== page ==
As the Zoom calls continue to loom – too everyday now to even joke about – does craft have the power to keep us connected? Or, what’s more, does craft have the power to model new forms of connection that offer respite from the ‘always on’ socio-economic demands of late-capitalist life?… Editorial #11 – Care, Craft, and Community
‘C19 Text Talk’ is a hand-embroidered diary, comprised of 50 text works, made over a period of 100 days since the enforcement of the UK lockdown on the 23rd March 2020.… Emily Grimble, C19 Text Talk (2020)
Rubina Singh explores the links between crafting, family history, place and rebellion…… Crafting Resistance and Resilience
Sanity in the Seams: The Power of Sewing to Reaffirm a Sense of Self During Tumultuous Times, as Told Through the Needle of Nineteenth Century Seamstress, Agnes Richter.… Sanity in the Seams
Leila Vilarrubi asks Christie Brown how lockdown has impacted the process of sculpting…… Ceramics in Lockdown: An interview with Christie Brown
Stitches in Time began as an experiment to see if sewing could start conversations between strangers – Lottie Whalen interviewed the team to find out more…… Sewing Social Histories with Stitches in Time
Sheroes has become an ongoing project that works around different themes to reflect upon the comparative lack of female role models in society.… Sheroes in Quarantine: A community exhibition
In the opening of Live Form: Women, Ceramics, and Community, Jenni Sorkin leads with a new take on this tussle between two forms to argue that it was ‘modern craft and not modern art that spearheaded nonhierarchical and participatory experiences’. A sentiment we at Decorating Dissidence can get behind.… Review: Live Form by Jenni Sorkin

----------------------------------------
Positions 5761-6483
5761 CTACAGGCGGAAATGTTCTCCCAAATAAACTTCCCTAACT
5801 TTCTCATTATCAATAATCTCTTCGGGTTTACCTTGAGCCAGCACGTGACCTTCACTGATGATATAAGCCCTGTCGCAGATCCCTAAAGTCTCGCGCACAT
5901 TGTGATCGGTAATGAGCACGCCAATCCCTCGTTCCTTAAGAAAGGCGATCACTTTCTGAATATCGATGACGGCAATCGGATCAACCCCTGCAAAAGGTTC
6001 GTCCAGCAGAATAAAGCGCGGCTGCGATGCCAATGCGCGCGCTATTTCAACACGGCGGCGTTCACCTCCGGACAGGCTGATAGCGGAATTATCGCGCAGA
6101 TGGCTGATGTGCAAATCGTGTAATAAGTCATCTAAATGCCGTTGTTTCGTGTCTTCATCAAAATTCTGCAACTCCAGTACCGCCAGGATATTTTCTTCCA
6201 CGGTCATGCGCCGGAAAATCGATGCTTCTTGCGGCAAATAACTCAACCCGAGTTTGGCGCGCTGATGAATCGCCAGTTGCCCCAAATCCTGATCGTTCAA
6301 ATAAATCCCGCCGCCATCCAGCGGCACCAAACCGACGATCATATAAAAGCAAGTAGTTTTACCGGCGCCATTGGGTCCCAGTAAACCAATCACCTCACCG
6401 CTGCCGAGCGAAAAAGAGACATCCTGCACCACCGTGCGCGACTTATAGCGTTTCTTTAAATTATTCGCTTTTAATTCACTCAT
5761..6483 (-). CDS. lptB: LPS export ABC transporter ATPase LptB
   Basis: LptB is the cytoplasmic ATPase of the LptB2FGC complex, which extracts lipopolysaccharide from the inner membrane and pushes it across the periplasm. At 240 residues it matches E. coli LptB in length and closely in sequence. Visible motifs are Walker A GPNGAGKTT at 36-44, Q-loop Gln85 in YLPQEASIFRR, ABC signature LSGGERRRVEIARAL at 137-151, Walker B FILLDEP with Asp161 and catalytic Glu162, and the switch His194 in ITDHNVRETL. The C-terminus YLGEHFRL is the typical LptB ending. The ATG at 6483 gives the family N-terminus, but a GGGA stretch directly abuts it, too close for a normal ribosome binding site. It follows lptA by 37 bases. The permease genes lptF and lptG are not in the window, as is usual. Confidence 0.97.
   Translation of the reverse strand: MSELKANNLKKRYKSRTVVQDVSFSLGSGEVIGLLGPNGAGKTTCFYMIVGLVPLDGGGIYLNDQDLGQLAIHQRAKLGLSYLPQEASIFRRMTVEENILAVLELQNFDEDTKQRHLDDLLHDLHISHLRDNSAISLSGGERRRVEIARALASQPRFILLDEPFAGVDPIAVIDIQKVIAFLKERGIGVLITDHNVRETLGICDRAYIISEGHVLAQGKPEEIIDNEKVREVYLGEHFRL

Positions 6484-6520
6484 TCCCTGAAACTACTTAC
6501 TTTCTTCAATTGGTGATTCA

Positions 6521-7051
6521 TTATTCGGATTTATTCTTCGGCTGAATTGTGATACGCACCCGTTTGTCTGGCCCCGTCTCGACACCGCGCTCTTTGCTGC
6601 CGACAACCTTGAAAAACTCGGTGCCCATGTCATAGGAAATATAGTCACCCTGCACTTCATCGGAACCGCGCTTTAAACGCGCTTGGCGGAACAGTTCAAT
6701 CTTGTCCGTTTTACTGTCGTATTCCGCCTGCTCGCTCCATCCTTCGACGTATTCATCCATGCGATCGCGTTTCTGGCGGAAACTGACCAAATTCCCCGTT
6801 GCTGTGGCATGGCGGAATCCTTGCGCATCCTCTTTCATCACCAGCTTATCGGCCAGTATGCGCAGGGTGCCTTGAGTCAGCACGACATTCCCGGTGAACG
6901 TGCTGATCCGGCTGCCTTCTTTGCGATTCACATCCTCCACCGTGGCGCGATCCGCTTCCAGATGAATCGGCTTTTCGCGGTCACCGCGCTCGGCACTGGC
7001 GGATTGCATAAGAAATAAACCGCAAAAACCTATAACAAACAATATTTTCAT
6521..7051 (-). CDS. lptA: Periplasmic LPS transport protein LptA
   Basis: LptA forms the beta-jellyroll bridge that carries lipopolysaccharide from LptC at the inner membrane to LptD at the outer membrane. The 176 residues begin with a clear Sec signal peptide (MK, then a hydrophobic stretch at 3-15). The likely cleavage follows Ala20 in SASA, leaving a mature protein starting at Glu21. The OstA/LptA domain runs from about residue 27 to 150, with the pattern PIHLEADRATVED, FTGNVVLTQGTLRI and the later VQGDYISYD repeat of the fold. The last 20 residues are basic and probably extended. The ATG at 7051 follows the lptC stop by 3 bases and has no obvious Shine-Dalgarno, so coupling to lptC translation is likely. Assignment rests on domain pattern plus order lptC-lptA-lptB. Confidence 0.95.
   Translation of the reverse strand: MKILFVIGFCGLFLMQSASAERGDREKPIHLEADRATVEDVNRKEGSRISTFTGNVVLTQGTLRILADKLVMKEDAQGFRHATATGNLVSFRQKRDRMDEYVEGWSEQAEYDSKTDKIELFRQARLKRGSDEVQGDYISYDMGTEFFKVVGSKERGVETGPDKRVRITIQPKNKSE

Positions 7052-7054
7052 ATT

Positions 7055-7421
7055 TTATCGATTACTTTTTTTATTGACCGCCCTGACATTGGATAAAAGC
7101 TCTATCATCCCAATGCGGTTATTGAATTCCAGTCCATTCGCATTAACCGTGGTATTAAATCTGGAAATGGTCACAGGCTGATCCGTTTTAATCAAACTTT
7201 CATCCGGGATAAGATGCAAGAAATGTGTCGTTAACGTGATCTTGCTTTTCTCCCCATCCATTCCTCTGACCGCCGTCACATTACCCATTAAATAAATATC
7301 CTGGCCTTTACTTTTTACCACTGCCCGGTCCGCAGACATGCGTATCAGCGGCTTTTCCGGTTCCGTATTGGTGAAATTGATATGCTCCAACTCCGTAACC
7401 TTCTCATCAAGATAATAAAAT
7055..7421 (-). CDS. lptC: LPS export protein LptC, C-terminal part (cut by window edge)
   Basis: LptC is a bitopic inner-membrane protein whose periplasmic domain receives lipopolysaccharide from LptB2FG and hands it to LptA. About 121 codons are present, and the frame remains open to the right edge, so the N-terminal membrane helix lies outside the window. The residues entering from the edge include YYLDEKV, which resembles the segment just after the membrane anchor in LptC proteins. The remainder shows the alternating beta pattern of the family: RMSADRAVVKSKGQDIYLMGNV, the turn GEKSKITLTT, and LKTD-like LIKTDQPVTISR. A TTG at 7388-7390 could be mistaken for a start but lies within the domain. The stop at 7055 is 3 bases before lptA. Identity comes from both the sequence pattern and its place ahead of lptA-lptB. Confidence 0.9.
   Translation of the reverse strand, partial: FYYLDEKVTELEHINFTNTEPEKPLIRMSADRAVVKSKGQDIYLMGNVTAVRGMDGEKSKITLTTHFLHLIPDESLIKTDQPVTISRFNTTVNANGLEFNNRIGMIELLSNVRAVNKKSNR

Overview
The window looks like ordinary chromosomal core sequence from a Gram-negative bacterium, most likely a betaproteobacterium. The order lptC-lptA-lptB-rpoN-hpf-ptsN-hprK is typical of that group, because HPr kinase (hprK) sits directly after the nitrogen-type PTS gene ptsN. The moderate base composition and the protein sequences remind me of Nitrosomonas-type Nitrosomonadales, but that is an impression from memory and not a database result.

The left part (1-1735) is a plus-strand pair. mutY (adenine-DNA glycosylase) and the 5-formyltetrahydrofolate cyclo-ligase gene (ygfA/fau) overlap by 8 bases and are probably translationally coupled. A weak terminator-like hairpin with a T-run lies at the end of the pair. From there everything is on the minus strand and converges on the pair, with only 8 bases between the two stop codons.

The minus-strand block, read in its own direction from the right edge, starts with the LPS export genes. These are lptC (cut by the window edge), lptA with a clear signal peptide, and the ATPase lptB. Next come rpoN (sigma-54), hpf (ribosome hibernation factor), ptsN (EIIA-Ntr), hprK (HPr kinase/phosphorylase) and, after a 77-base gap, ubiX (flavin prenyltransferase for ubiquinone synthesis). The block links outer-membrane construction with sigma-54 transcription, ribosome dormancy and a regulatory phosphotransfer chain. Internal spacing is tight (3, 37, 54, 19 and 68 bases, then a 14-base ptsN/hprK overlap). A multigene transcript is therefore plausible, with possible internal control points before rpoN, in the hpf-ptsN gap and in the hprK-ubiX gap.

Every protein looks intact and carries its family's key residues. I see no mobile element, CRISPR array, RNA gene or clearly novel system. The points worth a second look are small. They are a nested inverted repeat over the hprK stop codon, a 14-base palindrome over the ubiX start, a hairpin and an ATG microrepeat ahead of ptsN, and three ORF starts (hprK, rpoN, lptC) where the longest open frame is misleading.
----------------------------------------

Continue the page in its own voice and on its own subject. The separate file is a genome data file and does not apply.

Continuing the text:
As I approach 60, I feel comfortable working from ideas based on my interior perspective. The validation of others does not bother me too much – I like to be part of the conversation but otherwise I make what I feel like doing and that gives me pleasure.… Community in Clay: Rosamund Coady
Spilt Milk is a Scottish social enterprise whose main goal is to promote mother artists and give them more opportunities. Anyone who identifies as a mother can become a member, and all members can exhibit in their members’ show. This year’s theme “re: birth” has inspired the artists to submit a variety of works, ranging through an incredible array of media and subject matters. It invited many interpretations, with works addressing questions on pregnancy, breastfeeding, one’s relationship with a child, or one’s identity (or loss of identity) as a mother. Themes of domesticity underlie this exhibition, highlighting the complex ways that motherhood and domestic spaces go hand in hand in our collective imaginary.
In the first corner of the exhibition, Suzanne Little’s Discharged (2019), with its crochet-ed stains on white cotton knickers, tells the story of a difficult pregnancy; Kasey Jones’ round belly contrasts with her pyramidal cage in Patriarch Confinement: The Business of Birth (2015), condemning the unnatural, sometimes damaging ways modern medicine manages childbirth; The Birth (1997) by Josie McCoy is a blunt depiction of a wrinkled child’s head coming out of a vagina. In the middle of these visceral considerations of childbirth lays Laura Ajayi’s intriguing sculpture We Used to Be So Much Closer (2017), a cord she weaved with lint she collected for eighteen months from her family’s dryer. Meaning is created and nuanced in the interaction of all these different creations treating different facets of such a complex topic as motherhood. Surrounded by these images of pregnancy, Ajayi’s soft sculpture invites questions about labour (birth) as well as domestic labour, and the sometimes-difficult negotiations a parent and a child must make around their relationship as it develops.